KPU art exhibit addresses issues with the Canadian education system

The display features repurposed desks to represent the artist’s experiences as a student and educator

Krystal Charlston's art exhibit Pedagogy is on display in the Arbutus building at the KPU Surrey campus until May 15. (Suneet Gill)


Krystal Charlston’s art exhibit Pedagogy is on display in the Arbutus building at the KPU Surrey campus until May 15. (Suneet Gill)

Kwantlen Polytechnic University fine arts graduate and Langley-based mixed-media artist Krystal Charlston is displaying sculptures that represent her criticisms of the Canadian education system in the Arbutus building at the Surrey campus until May 15. 

Charlston repurposed six desks for the Pedagogy exhibit, reflecting her experiences as a student and special education assistant in B.C. schools.

“As a teacher, we are told to find our own pedagogy and what suits us,” Charleston says. 

“My pedagogy is actually based off of … what I went through as a student [from] elementary to high school, and how I understand when kids are struggling,” 

Charlston faced learning disabilities that affected her ability to read as a student, which she represented with a desk called “Illiteracy.”

She covered the desk and its chair with redacted pages from a book on pedagogy and Harry Potter and the Philosopher’s Stone, a novel she felt excluded from reading when she was younger.

“Read,” “stupid,” and “can’t” are some of the words Charlston left visible on the desk and also  glued the line “I can’t read,” to a page.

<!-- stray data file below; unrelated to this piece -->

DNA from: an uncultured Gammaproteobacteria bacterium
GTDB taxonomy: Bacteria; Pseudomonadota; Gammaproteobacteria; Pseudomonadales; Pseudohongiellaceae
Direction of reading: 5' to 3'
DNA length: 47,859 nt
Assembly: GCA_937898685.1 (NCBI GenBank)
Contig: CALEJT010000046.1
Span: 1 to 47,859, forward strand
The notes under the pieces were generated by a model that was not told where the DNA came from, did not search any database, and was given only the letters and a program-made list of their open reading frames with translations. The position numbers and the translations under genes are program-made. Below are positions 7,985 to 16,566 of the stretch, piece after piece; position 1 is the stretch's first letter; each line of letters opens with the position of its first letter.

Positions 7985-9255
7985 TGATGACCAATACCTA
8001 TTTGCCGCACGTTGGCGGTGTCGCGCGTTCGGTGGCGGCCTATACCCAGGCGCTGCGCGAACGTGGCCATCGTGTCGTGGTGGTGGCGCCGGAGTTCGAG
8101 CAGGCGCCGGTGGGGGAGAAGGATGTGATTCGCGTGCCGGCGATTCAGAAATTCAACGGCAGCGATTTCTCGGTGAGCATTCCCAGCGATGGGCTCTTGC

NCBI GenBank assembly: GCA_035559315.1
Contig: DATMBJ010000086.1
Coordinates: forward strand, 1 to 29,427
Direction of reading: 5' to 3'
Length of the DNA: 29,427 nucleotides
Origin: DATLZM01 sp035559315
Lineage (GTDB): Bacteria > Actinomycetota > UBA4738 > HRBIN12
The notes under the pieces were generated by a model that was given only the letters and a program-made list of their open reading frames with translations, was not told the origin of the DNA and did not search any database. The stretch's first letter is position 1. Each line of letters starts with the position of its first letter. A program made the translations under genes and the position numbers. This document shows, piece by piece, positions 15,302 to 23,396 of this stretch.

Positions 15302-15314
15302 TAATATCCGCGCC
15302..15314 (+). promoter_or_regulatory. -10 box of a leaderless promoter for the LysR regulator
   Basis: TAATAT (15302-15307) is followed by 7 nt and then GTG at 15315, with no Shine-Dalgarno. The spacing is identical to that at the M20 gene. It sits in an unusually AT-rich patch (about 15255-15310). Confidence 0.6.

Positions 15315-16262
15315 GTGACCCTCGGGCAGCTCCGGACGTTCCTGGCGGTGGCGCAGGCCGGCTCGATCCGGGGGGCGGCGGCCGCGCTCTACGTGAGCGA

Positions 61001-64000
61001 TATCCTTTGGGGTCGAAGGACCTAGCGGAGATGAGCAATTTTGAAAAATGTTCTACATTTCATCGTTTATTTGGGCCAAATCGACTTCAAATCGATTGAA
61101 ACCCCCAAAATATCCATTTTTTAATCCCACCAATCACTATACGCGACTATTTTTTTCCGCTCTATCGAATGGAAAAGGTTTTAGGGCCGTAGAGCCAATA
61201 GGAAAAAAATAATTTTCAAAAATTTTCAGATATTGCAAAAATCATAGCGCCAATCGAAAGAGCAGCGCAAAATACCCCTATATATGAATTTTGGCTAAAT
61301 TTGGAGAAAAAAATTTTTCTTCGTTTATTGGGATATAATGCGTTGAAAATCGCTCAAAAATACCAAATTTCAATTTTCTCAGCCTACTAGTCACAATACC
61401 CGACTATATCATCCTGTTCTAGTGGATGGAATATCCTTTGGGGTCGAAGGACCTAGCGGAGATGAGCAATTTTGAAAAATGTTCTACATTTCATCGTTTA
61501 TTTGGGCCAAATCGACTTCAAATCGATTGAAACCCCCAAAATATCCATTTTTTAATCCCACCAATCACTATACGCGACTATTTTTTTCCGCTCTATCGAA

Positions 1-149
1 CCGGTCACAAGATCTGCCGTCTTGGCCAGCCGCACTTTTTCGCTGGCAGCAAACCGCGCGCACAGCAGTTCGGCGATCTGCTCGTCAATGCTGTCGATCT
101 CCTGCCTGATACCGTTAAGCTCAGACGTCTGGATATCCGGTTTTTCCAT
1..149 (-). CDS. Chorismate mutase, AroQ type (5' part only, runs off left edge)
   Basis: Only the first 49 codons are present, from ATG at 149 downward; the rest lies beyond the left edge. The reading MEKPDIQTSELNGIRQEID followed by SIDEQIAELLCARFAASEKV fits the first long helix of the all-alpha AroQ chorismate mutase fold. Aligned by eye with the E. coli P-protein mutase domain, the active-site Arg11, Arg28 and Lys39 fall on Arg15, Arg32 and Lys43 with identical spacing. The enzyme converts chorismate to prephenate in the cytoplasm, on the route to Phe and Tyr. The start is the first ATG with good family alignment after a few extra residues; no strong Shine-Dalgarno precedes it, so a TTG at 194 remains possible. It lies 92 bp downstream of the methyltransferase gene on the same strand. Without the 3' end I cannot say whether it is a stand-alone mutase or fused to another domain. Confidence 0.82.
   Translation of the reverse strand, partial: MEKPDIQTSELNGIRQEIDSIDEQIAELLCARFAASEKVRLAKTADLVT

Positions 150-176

“I’ve [come] across so many students who [have] the same struggle. They can’t read and they feel stupid and they use devices to help them [with] reading,” Charleston says. 

“I want to acknowledge that, because all those kids, including myself, we can do it. We’re smart. I have a degree.”

Charlston also included a desk with mirror shards attached to it, acting as a self-portrait.

“I am that desk. I am broken because of what has happened to me. I was told I was stupid. I was called the r-word because I was in a resource [room] growing up,” she says.

“But I’m putting myself back together, and I am reflecting on not only my own experiences, but what I’m learning now and the history and what works in Pedagogy. It’s always evolving and changing.”

On another desk, Charlston arranged erasers to form an “F.” 

She failed Grade 10 and was told she wouldn’t graduate high school, so the erasers represent how those words can’t be removed. The chair is white with horizontal lines and a red margin to look like ruled paper.

An additional desk has a zoology textbook with a drawing of a crowned boy sitting on a hockey stick throne and a mug on the desk representing teachers.

“Especially in the Lower Mainland, hockey players [seem] to be the top dog or the king of social hierarchy,” Charlston says.

“As teachers, we teach [social hierarchy], unless we change it and acknowledge the people who are ‘the underdogs,’ as they would say.”

The last two desks are about Charlston’s family heritage and the importance of learning in nature.

Aside from desks, the exhibit features a TV playing a video of a factory, symbolizing how schools were designed to create factory workers. Charston also attached images of her old progress reports and assignments to the walls.

KPU fine arts instructor Maria Anna Parolin asked Charlston to display her work on campus after seeing it on Instagram.

For students, Charlston hopes the exhibit can help them reflect.

“I hope it brings back good memories, [or] maybe bad memories that [they] don’t want to think about,” she says. “I think so many people can relate to [that] experience in education.”

In the future, Charlston wants to expand Pedagogy to 30 desks, creating a full classroom. She’s currently studying to become a teacher.

Visit or @krystalc_art on Instagram to learn more.